What is SIBO?
Small Intestinal Bacterial Overgrowth (SIBO) is a condition affecting the small intestine. SIBO is caused when bacteria that normally grow in other parts of the gut start growing in the small intestine. It typically causes pain and diarrhea. Experts estimate that up to 80% of Irritable Bowel Syndrome (IBS) sufferers may actually have SIBO. Some people with inflammatory bowel disease may also have SIBO. Here are some common symptoms of SIBO:
- Cramping and pain
- Cramps after eating, indigestion
- Alternating diarrhea and constipation
- Food sensitivities
- Regular feeling of fullness
- Nutrient deficiencies
- Consuming grains, fibre, starches, legumes may make symptoms worse
Instead of allowing the villi and microvilli to absorb nutrients from the food in the small intestine, the bacteria digest it instead, causing it to ferment. Not only that, but SIBO can also lead to damage to the villi and microvilli. This can lead to malabsorption of a variety of nutrients, especially B12, folic acid, magnesium, iron and calcium.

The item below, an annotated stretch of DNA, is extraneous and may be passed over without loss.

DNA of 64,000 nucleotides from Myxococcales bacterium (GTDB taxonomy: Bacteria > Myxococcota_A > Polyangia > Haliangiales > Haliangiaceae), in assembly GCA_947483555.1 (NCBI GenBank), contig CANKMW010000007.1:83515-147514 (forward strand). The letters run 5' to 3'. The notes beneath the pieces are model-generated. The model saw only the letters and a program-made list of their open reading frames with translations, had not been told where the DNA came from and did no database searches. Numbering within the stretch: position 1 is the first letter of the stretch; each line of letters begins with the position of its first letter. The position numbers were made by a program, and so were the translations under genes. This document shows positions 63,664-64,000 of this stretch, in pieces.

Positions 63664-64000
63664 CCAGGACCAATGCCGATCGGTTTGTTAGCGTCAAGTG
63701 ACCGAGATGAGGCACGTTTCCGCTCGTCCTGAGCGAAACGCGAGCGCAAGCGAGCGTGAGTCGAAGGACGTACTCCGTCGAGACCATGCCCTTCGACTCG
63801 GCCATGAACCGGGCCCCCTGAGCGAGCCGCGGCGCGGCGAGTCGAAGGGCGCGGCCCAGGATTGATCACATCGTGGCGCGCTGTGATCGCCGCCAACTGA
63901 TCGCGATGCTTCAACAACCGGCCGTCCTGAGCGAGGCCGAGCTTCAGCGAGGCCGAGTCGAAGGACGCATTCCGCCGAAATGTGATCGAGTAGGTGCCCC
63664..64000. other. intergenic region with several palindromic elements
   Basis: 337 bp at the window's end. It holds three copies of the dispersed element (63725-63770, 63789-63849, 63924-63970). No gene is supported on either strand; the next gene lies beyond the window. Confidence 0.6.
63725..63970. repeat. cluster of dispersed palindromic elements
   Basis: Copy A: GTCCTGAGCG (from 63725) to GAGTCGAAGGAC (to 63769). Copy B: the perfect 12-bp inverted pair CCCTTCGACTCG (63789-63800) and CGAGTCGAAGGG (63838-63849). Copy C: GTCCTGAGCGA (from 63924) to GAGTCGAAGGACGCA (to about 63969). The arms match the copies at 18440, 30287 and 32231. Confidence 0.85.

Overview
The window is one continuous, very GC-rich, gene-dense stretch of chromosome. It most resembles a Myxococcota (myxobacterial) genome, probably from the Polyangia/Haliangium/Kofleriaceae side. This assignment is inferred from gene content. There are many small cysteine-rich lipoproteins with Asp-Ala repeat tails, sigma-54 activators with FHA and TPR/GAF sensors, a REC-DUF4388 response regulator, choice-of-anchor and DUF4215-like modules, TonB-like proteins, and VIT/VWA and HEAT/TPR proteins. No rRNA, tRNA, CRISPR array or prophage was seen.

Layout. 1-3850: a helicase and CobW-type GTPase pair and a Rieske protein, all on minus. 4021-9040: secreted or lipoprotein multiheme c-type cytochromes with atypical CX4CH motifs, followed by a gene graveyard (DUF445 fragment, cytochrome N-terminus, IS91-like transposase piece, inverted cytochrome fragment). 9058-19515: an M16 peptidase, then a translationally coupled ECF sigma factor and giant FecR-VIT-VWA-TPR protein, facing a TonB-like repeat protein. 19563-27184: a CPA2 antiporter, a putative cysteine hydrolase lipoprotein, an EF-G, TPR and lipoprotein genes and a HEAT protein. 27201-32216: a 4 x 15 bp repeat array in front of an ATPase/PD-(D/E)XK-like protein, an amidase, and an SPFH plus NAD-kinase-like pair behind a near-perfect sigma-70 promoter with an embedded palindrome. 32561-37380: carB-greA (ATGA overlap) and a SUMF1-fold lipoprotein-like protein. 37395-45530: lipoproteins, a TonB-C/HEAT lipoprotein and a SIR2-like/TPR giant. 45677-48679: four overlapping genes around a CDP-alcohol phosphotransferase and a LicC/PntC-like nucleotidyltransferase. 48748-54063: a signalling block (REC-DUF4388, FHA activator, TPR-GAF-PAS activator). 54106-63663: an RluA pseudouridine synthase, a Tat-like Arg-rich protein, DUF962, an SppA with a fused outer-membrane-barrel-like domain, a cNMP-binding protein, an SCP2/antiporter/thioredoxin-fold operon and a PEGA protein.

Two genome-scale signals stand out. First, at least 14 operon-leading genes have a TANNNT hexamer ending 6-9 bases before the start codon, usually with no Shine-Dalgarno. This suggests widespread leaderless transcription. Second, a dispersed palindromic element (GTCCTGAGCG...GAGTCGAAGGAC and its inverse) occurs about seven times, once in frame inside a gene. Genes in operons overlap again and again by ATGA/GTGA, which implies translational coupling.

These gases cause a variety of symptoms such as bloating, wind, cramping, diarrhea, burping and constipation. Foods containing fermentable fibre, starch, lactose and fructose can make SIBO symptoms worse, as do gluten, grains, starches like potatoes, legumes and pulses, fruits and some vegetables.
- Food poisoning
- Antibiotic use
- Acid blockers
- Fungus overgrowth
- Surgical intervention and operations to the abdomen (e.g. appendectomy)
- A dysfunctional ileocecal valve
- Oral contraceptive (birth control) pill
- Overconsumption of simple carbohydrates
- Stress causing changes to the acidity levels in the stomach and motility of the small intestines
- Initial colonization of bad bacteria due to Caesarian birth and/or lack of breast feeding